Well, that happened. One moment you’re pondering the meaning of the Raiders trial form, the next you’re watching the season wither and die on the vine as the Rona decimates everything in sight. Not much happened in the shutdown except theNRLsackeditsCEO,theWarriorsgotstuckinNewZealand,abunchofplayersdecidedtheynewbetterthanmedicalexperts,PeterV’landyscompletelychangedthestructureofthegame,LukeBatemanretiredwhileJonnehBateman’sdickheadmanagerrusedguttertabloidtacticstoforcenewcontractnegotiationsincahootswithatalkingscrotumandBronsonXerrioftheSharksgotbustedjuicing. You get all that?
Normally the NRL can get through its early rounds without too much scandal but clearly the idea of a second, unwanted off-season was too much. Now, everyone just wants footy. There have been changes though, and the one most impactful on the Raiders in the near future is the revised draw and home ground location. Gone are the 8 well deserved FTA games that a grand finalist can enjoy, and in their stead are three supremely average games that Ch9 has hidden as much as is possible. You can forget Bruce or even Seiffert, the Raiders must now venture 2.5 hours up the Hume to play out of Campbelltown because this is just how everything is going to be. While the original draw was deemed to be somewhere in the middle of the difficulty scale the new draw has leaned dramatically into an almost perpetual finals like tempo with double helpings of the Storm and Roosters.
And because a compressed new season 2.0 isn’t enough the NRL (let’s be honest it’s just V’landys doing all this) has also decided to just rewrite two pretty important parts of the rulebook. The pocket ref is gone, dubbed too costly (the most hilarious thing this year so far) and penalties have been reworked to where a ruck infringement no longer finds your side kicking for touch but rather restarting the tackle count from where the penalty occurred. This will undoubtedly slow the game down to a crawl as teams wrestle in the ruck to the point where Vince McMahon extends an invitation, and repeatedly give away penalties until they can hopefully force an error from the ball carriers. All of this will then lead into a finals campaign being played almost a month behind its normal time frame. What fun.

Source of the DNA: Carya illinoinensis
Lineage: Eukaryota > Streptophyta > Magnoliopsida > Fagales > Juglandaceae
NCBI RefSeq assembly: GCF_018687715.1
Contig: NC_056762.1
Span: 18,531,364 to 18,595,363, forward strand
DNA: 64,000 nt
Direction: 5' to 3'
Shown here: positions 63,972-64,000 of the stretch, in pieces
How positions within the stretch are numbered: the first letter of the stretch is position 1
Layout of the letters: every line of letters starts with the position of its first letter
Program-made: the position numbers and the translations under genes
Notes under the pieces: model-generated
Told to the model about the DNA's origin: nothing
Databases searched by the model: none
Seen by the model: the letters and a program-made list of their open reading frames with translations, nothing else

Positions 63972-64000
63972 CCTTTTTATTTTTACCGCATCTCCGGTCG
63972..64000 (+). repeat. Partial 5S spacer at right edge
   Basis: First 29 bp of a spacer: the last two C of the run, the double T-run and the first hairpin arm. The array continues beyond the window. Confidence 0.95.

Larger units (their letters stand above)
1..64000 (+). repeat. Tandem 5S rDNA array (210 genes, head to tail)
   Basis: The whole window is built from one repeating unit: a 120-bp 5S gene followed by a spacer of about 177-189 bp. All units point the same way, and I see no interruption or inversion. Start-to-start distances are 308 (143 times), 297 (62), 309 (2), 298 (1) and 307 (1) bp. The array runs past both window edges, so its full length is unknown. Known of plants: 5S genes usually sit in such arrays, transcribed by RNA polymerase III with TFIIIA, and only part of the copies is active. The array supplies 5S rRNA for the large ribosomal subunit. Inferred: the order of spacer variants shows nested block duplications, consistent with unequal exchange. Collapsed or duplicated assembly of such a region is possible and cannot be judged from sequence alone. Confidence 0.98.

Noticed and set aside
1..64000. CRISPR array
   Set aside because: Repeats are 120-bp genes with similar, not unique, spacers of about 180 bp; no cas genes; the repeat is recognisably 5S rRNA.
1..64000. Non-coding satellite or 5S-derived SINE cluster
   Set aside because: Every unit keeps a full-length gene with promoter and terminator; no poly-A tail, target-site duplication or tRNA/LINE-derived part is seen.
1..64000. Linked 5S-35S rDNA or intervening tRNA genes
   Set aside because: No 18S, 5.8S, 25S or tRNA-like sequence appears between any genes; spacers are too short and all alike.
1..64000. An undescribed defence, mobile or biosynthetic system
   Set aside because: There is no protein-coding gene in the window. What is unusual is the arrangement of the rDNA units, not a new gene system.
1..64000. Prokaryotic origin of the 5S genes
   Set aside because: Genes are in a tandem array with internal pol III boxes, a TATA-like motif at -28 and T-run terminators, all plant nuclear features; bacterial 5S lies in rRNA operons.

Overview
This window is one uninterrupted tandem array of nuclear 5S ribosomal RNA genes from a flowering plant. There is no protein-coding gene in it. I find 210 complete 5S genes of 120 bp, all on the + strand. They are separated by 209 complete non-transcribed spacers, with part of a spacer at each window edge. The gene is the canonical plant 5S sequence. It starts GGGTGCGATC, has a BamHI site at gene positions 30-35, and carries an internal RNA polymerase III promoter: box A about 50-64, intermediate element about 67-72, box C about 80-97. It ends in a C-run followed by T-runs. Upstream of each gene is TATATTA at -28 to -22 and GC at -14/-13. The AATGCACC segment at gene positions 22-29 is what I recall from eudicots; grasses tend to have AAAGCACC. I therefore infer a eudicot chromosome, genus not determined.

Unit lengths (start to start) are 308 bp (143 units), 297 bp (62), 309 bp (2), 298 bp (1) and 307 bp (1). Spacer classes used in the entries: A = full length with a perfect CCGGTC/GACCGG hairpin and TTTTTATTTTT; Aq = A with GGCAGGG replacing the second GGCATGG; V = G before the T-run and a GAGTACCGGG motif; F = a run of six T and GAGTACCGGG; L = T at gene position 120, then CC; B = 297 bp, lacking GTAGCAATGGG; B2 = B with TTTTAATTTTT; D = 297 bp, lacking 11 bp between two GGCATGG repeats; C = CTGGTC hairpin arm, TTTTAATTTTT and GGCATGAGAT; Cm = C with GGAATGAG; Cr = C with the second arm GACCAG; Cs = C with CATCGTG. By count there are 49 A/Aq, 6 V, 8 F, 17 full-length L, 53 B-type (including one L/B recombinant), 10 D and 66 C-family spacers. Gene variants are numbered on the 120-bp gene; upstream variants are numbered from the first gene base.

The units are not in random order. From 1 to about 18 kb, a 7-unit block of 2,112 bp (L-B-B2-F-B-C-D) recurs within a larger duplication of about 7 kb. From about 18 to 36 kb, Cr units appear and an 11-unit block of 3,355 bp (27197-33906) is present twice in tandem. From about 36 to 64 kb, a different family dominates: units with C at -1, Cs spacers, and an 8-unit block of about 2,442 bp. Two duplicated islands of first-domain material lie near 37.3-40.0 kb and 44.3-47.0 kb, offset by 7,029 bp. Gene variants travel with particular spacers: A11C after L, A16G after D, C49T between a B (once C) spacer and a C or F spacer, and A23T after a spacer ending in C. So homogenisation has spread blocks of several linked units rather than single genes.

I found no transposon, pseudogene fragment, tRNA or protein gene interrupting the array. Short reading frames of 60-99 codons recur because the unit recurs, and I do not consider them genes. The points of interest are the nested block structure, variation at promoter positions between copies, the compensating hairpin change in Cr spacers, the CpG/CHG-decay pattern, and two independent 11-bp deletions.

Still, if the Raiders wish to hold that trophy high at year’s end then compete they must, and we can take some solace from the manner in which they dispatched both the Titans and Warriors in those first two isolated rounds. They weren’t flashy wins, not big blowouts, but they were built around defence, the same defence that took the Raiders so close in 2019. The Raiders need to take that defence and build a mobile fortress.
I feel at this point that everyone is “New Blood”. They’ve had to hit the ground running with only three weeks training under their belts and I’ll be intrigued to see which teams and individual players have managed the shutdown the best.
We were all saddened when Rapana bid farewell to take up a contract with Japanese rugby, but it seems fate had other things in store for him. He returned to Canberra having never played a minute of union, and now gets a chance at finishing the job from last year.
Bailey Simonsson could be set to step it up a notch in 2020. He provided pinpoint play in some clutch moments in 2019 and I’ve no doubt that Stick is working towards developing him into a more rounded, polished backline player. Expect him to come prodding on the fringes.
THE VAUNTED OPPOSITION
What a way to try out those new rules… Melbourne have long been the masters of dirty deeds where the refs can’t see, and with one less set of eyeballs on the Steeden you can bet they’ll be exploring how far they can push things now.
The footy is back, but I don’t think we’ll all believe it until we’re a few rounds into this new sprint of a season. The Raiders obviously need to build that platform, and there’s no better way to do so than jagging a win over the Storm.
Raiders by 6!